Being someone who is just an internship away from graduating with a MA in public history, I was anxious to hear what those in the field felt was the future for history museums.  Though there are many directions I could go in the area of public history, I have always pictured myself working in a history museum after graduation.

This was one of those sessions that left me feeling energized and exhausted afterward.  One of the common themes seemed to be that history museums need to shake the (mis)conception that they are static institutions. (Unless you are static - then you need to evolve into something more active and engaging to survive....)  Phrases like "shared authority," "advocacy and civic engagement," "fair conversation moderator," and "demystification of the history process" were abundant in the presentations and discussion.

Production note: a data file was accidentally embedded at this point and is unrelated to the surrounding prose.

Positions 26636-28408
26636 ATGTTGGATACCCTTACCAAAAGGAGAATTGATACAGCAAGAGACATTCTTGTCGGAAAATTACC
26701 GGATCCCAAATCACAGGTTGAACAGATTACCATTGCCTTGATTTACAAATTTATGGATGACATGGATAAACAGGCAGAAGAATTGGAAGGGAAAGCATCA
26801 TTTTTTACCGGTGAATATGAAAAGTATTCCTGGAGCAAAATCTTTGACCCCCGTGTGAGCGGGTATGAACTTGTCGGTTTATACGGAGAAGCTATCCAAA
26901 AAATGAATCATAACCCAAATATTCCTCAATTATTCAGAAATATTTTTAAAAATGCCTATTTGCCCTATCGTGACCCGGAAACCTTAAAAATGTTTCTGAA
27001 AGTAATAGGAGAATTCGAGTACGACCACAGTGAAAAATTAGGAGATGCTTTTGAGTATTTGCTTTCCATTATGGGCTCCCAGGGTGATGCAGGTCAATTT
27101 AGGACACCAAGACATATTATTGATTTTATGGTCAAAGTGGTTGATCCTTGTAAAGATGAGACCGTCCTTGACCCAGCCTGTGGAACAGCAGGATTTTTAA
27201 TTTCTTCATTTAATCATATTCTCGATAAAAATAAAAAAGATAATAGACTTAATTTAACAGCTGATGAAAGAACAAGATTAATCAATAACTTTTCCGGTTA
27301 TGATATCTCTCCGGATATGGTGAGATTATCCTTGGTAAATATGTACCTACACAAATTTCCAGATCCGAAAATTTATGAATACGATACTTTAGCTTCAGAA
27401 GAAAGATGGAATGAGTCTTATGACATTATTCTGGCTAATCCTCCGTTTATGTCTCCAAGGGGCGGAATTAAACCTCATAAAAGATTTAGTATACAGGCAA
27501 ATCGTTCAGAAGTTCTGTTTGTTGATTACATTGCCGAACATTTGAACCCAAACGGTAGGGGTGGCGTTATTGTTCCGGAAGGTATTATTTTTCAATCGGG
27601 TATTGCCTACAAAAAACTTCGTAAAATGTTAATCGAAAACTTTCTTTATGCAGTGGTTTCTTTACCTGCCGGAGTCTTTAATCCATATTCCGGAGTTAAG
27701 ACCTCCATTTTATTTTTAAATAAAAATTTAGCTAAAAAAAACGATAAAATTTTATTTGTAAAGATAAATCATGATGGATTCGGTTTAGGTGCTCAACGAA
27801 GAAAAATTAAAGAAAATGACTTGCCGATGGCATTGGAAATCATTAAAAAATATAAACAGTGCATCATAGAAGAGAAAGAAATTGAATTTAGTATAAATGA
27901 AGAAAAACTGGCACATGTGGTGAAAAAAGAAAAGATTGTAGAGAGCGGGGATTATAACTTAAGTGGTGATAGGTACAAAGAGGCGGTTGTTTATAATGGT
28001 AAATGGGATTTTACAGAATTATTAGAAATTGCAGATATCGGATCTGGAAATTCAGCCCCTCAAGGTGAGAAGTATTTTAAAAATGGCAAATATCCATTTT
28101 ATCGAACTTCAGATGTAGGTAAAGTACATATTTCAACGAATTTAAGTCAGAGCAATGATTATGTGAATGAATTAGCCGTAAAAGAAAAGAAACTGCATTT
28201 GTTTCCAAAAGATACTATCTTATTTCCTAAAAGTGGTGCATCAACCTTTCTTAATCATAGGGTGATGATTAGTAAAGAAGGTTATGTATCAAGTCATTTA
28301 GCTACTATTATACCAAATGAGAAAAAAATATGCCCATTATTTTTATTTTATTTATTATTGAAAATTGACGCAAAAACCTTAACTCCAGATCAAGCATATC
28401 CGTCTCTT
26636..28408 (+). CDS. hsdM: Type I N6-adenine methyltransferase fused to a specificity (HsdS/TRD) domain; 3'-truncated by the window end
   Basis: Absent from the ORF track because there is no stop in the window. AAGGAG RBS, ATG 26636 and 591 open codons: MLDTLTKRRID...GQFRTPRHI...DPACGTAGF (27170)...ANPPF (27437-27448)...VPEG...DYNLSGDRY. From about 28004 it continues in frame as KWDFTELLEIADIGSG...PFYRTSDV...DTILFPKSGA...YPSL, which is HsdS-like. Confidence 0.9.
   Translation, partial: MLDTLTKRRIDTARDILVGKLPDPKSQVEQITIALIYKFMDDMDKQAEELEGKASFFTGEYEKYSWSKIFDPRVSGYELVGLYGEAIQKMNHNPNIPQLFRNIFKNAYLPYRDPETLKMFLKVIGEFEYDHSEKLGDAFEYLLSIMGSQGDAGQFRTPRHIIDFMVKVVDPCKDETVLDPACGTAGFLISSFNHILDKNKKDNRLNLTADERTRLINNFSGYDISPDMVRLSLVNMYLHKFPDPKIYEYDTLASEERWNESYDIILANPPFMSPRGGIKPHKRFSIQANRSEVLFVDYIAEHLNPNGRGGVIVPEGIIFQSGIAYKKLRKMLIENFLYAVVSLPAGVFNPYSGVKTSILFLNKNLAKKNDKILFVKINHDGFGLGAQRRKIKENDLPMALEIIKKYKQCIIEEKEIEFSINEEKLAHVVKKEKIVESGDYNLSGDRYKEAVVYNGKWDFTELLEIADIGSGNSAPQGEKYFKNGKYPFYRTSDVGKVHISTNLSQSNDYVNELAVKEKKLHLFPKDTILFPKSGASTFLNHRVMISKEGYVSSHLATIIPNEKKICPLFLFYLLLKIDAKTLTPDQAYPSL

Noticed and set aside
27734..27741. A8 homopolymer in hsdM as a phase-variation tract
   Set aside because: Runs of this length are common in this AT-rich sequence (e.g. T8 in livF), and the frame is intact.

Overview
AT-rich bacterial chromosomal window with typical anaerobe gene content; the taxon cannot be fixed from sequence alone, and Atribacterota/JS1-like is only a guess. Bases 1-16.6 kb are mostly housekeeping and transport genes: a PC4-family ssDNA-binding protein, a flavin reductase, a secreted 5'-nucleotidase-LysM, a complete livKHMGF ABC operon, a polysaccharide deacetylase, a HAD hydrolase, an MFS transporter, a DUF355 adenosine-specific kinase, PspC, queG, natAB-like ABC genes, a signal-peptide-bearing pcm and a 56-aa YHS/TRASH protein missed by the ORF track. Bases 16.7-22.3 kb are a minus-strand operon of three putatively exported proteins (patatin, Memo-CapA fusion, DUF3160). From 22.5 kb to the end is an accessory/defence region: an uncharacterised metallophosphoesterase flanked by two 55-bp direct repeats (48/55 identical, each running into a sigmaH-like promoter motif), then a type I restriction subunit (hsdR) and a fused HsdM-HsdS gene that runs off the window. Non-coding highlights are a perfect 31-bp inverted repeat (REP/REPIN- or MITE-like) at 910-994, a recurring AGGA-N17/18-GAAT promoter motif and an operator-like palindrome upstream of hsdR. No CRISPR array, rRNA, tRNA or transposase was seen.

It is no secret that non-profit organizations have been hit hard in the economy, and it is essential to reach out to new demographics without alienating those that are currently attending museums.  New technology and interpretation can give visitors a greater control over their experience, but how to do that in ways that don't completely loose the structure that attracts some visitors.  Shared authority with communities is a great way to get people involved in a history institution, but it is a fine line to walk without completely giving away all authority. 

War of 1812 in History and Memory